|An information overload.|
One of the texts in my online studies for Library and Information Technology reprints a photo still from “Desk Set,” a 1957 movie starring Katherine Hepburn and Spencer Tracy. In it, Hepburn is the director of a corporate research library.
Tracy’s character has been brought in to install a super computer that can supposedly look up any fact quicker than Hepburn’s staff of reference librarians. The movie ends with victory for the librarians when the computer blows a fuse.
I was reminded of that film this week during my reading on reference services for one of my Cuesta College courses. “Libraries in the Information Age” by Denise K. Fourie and David R. Dowell state that reference librarians and technicians must increasingly help patrons evaluate information for credibility.
People are turning more and more to the Internet for information, instead of to sources that traditionally have been vetted for accuracy. Where better to turn than to a library professional for aid in navigating information online?
“Many industry leaders see this as the librarians most significant role in the future” (Fourie 180).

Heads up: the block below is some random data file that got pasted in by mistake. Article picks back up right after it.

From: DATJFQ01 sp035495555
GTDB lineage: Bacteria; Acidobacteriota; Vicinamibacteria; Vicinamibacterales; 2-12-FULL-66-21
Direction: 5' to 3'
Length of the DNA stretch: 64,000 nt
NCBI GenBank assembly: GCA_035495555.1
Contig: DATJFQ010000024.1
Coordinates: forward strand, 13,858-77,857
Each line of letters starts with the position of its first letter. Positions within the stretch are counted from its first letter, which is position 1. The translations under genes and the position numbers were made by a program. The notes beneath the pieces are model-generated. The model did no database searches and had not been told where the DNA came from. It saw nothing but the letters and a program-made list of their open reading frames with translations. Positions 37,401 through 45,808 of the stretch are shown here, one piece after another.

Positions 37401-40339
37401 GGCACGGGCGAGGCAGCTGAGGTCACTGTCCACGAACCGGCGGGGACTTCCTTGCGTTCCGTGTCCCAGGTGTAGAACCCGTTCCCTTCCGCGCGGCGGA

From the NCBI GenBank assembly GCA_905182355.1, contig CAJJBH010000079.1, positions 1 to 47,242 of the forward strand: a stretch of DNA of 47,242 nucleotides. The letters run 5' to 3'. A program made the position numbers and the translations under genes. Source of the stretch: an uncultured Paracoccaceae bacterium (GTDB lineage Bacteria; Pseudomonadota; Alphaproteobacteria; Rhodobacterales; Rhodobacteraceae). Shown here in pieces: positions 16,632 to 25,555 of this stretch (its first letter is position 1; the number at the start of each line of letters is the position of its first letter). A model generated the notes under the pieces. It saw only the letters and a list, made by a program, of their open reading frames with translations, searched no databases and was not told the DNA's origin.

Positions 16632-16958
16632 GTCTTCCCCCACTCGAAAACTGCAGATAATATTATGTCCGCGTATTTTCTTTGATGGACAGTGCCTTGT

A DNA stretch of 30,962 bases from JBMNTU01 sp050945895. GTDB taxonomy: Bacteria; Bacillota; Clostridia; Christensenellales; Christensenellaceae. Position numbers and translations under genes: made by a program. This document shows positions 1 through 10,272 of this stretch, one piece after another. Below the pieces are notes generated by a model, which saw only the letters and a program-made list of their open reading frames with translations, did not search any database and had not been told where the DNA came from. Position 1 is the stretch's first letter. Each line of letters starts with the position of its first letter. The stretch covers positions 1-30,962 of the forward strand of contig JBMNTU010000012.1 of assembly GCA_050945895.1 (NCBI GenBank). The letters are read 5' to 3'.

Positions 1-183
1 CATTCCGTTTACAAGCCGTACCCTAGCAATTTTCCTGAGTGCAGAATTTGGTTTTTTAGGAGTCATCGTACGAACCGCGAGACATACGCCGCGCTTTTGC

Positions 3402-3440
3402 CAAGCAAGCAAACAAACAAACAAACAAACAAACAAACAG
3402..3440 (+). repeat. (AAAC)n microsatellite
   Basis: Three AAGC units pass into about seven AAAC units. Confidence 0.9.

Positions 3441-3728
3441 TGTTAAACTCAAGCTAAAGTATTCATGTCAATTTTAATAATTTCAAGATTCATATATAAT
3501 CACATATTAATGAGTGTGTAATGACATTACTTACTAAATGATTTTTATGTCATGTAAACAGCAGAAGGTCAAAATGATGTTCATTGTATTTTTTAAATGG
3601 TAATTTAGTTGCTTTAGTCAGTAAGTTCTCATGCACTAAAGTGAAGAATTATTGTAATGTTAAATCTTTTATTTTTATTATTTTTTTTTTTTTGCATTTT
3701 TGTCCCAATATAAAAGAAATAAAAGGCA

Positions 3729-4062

Thinking about “Desk Set,” I began to wonder what if “Desk Set” were remade today? Perhaps instead of being threatened with replacement by a physical computer, Hepburn and her librarians were faced by corporation officers increasingly turning to the Internet as their source of information.
The Internet is far different from the databases available through library subscription. In the case of the EBSCOHost legal database available to Lake County residents through our public and law libraries, each item in the database has been curated by a professional.
In today’s remake, perhaps Tracy’s modern counterpart has been hired to demonstrate a meta-search engine that trolls vast swaths of the Internet at once. To the corporate heads’ thinking, who needs the staff librarians when everything can be looked up online?
I believe that in this updated scenario, librarians would continue to be viable. Perhaps the future of the corporation could hinge upon a decision to be made based on information gleaned from the Internet. Hepburn’s librarian could dramatically expose the piece of information as a hoax.
Checking for attribution of an online article with an author’s name, weighing that author’s name against documented expertise, verifying whether an article has been subject to professional editing, identifying who -- if anyone -- has financed publication of the article and verifying whether the article cites primary or secondary sources -- perhaps these are not the materials for an explosive Hollywood ending, but evaluating information for criterion that my textbook reading groups under credibility, bias, currency and appropriateness (Fourie 181) will increasingly need to be considered in a medium to which anyone can publish.
As the text states, “The same tool that allows brilliant insight to be communicated worldwide at near the speed of light allows any fool to broadcast lesser thoughts just as efficiently.”